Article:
GUTHRIE, A. B., JR. (1901-1991)
Alfred Bertram Guthrie Jr. is best known for his cycle of six novels spanning the exploration and settlement of the West from the days of the fur trade through the mid–twentieth century (The Big Sky, 1947; The Way West, 1949; These Thousand Hills, 1956; Arfive, 1971; Last Valley, 1975; Fair Land, Fair Land, 1982). He also produced six relatively slight mystery novels, the screenplays for Shane and The Kentuckian, a children's book, a volume of poetry, and short stories. All the fiction, except the last mystery, are set in the Plains of eastern Montana and at the edge of the Rocky Mountains. His autobiography, The Blue Hen's Chick (1965), reveals the influence of the "Big Sky Country" on his vision of the westward movement and the consequences of the closing of the frontier.
Guthrie was born January 13, 1901, in Bedford, Indiana, but moved with his family to Choteau, Montana, six months later. Like his father, he felt a sense of freedom on the Plains and in the mountains, and he made the Choteau area the hub of his fiction. The landscape is significant in all his fiction, and space is a persistent theme.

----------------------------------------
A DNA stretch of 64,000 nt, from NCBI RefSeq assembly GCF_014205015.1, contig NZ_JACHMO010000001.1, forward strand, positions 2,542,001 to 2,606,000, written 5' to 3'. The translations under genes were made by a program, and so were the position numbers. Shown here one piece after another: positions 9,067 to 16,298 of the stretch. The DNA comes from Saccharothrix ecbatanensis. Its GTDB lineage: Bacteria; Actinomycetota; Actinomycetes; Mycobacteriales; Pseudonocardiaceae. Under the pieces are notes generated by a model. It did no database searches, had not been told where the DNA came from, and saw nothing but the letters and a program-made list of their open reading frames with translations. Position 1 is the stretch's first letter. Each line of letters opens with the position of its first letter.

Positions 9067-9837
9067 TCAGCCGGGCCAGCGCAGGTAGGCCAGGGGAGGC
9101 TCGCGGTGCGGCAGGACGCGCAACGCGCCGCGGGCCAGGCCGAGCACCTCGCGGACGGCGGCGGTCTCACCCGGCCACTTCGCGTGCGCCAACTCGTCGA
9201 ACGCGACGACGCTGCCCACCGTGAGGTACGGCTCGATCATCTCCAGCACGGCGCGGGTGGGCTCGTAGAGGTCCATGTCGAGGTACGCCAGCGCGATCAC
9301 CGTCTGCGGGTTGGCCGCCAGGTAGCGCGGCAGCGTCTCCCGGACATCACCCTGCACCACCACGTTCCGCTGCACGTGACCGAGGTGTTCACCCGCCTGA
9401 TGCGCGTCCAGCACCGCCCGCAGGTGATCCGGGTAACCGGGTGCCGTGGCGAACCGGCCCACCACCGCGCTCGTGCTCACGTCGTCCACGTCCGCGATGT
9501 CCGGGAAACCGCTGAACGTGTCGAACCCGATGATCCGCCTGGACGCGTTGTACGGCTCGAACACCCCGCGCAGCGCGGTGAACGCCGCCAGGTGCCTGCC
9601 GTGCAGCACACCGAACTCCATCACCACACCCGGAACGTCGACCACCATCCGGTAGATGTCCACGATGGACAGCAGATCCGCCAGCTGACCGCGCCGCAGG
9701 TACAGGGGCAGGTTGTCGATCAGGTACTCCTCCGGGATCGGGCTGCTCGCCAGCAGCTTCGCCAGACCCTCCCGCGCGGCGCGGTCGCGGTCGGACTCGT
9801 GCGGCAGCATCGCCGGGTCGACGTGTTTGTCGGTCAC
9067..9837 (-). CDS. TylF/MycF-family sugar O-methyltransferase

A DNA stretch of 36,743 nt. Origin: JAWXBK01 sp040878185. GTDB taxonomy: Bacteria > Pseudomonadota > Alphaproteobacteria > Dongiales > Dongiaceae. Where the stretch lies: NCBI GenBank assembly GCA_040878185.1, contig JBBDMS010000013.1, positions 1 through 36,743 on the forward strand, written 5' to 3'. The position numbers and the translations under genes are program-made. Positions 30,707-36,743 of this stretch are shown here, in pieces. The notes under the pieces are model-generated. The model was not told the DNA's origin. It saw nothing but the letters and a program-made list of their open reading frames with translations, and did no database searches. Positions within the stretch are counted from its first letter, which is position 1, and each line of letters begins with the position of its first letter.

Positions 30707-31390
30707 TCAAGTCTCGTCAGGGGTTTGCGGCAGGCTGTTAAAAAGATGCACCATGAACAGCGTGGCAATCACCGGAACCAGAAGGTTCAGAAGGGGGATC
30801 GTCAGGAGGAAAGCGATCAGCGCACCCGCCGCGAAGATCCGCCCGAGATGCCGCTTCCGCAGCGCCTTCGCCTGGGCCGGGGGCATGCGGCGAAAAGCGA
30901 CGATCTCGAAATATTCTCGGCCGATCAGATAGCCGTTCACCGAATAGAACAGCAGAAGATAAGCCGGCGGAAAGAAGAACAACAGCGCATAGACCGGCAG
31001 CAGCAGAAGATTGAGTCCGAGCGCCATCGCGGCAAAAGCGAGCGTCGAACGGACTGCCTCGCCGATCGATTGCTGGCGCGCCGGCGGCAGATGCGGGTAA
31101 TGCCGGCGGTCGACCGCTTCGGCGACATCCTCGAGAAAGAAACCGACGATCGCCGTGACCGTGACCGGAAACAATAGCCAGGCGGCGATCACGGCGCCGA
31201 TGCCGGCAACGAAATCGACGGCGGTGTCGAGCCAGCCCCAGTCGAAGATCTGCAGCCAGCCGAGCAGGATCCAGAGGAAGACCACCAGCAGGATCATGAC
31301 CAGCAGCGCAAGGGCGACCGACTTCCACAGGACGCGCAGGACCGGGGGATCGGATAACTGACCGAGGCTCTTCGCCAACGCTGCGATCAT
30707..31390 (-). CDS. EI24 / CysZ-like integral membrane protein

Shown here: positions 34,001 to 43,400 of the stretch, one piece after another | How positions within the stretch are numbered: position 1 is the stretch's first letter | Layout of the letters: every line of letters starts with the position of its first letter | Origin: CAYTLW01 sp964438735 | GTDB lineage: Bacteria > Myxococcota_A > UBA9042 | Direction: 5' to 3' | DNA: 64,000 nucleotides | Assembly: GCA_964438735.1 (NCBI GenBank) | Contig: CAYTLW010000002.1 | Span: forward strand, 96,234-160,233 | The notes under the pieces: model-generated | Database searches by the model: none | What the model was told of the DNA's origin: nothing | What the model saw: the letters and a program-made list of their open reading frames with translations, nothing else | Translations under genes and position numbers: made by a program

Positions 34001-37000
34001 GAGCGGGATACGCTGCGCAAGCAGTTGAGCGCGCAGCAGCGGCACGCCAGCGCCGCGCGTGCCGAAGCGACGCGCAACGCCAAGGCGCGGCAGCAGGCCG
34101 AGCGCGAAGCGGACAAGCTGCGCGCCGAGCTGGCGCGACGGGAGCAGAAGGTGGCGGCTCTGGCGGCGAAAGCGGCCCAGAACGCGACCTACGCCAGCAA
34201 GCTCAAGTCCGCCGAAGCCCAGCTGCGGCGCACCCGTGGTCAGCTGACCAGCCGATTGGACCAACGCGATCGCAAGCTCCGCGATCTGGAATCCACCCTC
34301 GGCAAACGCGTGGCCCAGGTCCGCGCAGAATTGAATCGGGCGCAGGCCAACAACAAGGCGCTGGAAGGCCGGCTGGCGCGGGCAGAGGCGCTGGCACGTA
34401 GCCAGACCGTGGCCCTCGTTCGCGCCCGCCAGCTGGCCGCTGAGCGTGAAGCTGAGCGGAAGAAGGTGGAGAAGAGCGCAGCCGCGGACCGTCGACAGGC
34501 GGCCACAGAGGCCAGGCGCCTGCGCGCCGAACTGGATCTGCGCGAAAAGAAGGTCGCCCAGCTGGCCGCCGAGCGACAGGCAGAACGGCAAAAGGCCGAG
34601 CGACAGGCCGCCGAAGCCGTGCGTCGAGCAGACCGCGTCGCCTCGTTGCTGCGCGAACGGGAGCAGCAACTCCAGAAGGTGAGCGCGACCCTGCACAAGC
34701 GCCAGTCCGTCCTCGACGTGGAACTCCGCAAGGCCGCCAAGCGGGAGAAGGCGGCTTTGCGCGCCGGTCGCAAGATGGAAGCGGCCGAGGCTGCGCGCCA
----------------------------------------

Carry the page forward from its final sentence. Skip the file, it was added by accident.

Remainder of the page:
After graduation from the University of Montana, Guthrie worked at a variety of jobs, including as a newspaper reporter in Lexington, Kentucky. In 1944 a Nieman Fellowship to Harvard gave him the opportunity to work on The Big Sky. After publication of his second novel, The Way West, he left newspaper work and returned to Montana to write fiction. He died in Choteau on April 26, 1991.
Paul T. Bryant Radford, Virginia
Bryant, Paul T. "External Characterization in The Big Sky." Western American Literature 31 (1996): 195–210.
Ford, Thomas W. A. B. Guthrie, Jr. Boston: Twayne, 1981.